The Law and Justice Party (PiS), which is in power in Polandyesterday Wednesday (30/8) gave the green light to the start of the work of the controversial committee to combat “Russian influence”, the law for its creation has been criticized by Washington and Brussels amid allegations that its main aim is to hurt the opposition, a month and a half before elections are held in the country.
The parliamentary majority elected the nine members of the committee, while the entire opposition refused to propose their own candidates and decided to abstain from the vote, as it characterizes the new institution as “illegal” and “unconstitutional”.
No clarification was given on the date when the commission will begin its work.
An amended version of the law establishing it was signed by Polish President Andrzej Duda in early August.
The text provides that the commission will be able to judge whether a person “acted under Russian influence” and thus “does not guarantee good practice [κυβερνητικών] activities in the public interest”.
In the new version, however, a provision was deleted that provided that the committee’s decision would include the mandatory deprivation of the right to be elected and hold public office. Furthermore, a provision has been added that provides for appeal procedures, for which the Warsaw Board of Appeals will be competent.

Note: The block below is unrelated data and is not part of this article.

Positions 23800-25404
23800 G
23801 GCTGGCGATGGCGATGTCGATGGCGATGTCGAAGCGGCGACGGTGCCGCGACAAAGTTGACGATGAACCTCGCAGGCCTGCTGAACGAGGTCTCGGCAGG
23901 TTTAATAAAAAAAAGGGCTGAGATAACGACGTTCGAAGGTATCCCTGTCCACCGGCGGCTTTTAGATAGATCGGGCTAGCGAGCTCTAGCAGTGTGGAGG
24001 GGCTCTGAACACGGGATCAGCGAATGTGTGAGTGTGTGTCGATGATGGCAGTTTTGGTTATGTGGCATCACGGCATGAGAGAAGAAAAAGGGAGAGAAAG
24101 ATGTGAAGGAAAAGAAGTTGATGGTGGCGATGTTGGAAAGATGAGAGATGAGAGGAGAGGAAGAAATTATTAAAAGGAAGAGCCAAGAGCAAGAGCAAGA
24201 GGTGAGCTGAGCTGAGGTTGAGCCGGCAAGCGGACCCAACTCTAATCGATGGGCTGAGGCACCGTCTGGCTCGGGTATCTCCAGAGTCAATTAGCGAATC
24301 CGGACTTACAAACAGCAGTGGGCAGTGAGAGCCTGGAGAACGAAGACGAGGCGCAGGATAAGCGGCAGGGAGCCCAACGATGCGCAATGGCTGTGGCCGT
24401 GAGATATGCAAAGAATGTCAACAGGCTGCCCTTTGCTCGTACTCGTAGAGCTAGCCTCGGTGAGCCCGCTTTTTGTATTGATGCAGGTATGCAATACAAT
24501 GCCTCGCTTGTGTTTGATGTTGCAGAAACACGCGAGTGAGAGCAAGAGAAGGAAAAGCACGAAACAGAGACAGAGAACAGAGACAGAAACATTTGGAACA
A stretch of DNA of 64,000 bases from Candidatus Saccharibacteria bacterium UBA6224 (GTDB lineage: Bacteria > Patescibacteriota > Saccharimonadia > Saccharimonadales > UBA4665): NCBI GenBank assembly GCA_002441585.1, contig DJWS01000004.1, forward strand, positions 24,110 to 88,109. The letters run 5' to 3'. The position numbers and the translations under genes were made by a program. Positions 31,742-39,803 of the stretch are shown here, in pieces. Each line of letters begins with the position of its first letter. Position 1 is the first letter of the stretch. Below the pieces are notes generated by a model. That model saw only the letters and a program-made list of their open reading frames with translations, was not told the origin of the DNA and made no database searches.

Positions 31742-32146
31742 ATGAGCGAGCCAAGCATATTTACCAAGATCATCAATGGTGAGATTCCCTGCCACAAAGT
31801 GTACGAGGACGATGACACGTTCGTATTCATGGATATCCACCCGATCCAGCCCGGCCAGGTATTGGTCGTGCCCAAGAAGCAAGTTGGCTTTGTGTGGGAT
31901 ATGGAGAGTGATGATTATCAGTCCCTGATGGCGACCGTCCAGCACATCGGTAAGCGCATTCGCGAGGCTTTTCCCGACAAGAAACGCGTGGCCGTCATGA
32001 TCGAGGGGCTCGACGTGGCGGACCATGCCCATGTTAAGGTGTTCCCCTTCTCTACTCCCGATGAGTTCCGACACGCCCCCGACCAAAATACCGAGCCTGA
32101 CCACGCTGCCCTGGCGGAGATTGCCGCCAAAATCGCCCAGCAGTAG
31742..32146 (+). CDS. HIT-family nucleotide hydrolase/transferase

Throughout the legislative process, the text provoked strong reactions, both in Poland and abroad.
The day before yesterday, a Commission representative recalled that in July, Commissioner Didier Reyders sent a letter to the Polish authorities urging them to “do not take such measures in the run-up to the elections” and stressed that the European Commission “will not hesitate to move to the next stage of the infringement procedure” if the committee on “Russian influence” acts in a way that affects the upcoming elections.
After the initial version of the bill was adopted at the end of May, the State Department expressed its concern that it could be “used in an abusive manner” and prevent the holding of “free and fair elections in Poland.”
Elections in the Eastern European country will be held on October 15.
The Polish opposition calls the disputed text the “Tusk law”, referring to the leader of the Citizens’ Platform party, Donald Tusk, the former prime minister (2007-2014) and then president of the European Council, a black sheep of the Polish right.
Source: News Beast
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